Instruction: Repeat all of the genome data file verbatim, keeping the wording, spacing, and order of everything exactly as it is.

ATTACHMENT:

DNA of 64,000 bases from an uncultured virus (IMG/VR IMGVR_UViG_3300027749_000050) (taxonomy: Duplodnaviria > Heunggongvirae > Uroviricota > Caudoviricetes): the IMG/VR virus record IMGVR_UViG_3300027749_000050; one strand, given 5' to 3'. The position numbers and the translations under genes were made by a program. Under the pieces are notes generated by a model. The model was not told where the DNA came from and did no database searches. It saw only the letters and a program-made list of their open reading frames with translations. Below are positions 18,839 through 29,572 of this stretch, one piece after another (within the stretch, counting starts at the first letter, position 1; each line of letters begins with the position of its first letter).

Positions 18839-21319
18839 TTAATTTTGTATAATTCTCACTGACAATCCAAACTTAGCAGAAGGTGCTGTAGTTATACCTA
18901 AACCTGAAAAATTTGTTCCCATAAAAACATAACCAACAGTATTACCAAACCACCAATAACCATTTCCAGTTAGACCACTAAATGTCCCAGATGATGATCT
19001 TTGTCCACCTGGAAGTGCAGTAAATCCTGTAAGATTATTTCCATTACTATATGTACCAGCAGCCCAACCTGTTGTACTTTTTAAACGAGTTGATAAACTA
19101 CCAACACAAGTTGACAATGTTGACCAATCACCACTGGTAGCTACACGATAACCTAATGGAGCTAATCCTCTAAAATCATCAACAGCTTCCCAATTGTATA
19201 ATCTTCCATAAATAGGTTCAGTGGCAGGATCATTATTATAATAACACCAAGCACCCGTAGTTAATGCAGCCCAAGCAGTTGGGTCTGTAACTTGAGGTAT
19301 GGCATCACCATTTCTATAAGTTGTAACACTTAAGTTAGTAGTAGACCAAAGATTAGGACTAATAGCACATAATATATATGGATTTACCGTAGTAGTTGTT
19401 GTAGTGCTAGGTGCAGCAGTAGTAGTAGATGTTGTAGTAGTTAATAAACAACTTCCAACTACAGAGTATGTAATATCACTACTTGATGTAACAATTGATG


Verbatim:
DNA of 64,000 bases from an uncultured virus (IMG/VR IMGVR_UViG_3300027749_000050) (taxonomy: Duplodnaviria > Heunggongvirae > Uroviricota > Caudoviricetes): the IMG/VR virus record IMGVR_UViG_3300027749_000050; one strand, given 5' to 3'. The position numbers and the translations under genes were made by a program. Under the pieces are notes generated by a model. The model was not told where the DNA came from and did no database searches. It saw only the letters and a program-made list of their open reading frames with translations. Below are positions 18,839 through 29,572 of this stretch, one piece after another (within the stretch, counting starts at the first letter, position 1; each line of letters begins with the position of its first letter).

Positions 18839-21319
18839 TTAATTTTGTATAATTCTCACTGACAATCCAAACTTAGCAGAAGGTGCTGTAGTTATACCTA
18901 AACCTGAAAAATTTGTTCCCATAAAAACATAACCAACAGTATTACCAAACCACCAATAACCATTTCCAGTTAGACCACTAAATGTCCCAGATGATGATCT
19001 TTGTCCACCTGGAAGTGCAGTAAATCCTGTAAGATTATTTCCATTACTATATGTACCAGCAGCCCAACCTGTTGTACTTTTTAAACGAGTTGATAAACTA
19101 CCAACACAAGTTGACAATGTTGACCAATCACCACTGGTAGCTACACGATAACCTAATGGAGCTAATCCTCTAAAATCATCAACAGCTTCCCAATTGTATA
19201 ATCTTCCATAAATAGGTTCAGTGGCAGGATCATTATTATAATAACACCAAGCACCCGTAGTTAATGCAGCCCAAGCAGTTGGGTCTGTAACTTGAGGTAT
19301 GGCATCACCATTTCTATAAGTTGTAACACTTAAGTTAGTAGTAGACCAAAGATTAGGACTAATAGCACATAATATATATGGATTTACCGTAGTAGTTGTT
19401 GTAGTGCTAGGTGCAGCAGTAGTAGTAGATGTTGTAGTAGTTAATAAACAACTTCCAACTACAGAGTATGTAATATCACTACTTGATGTAACAATTGATG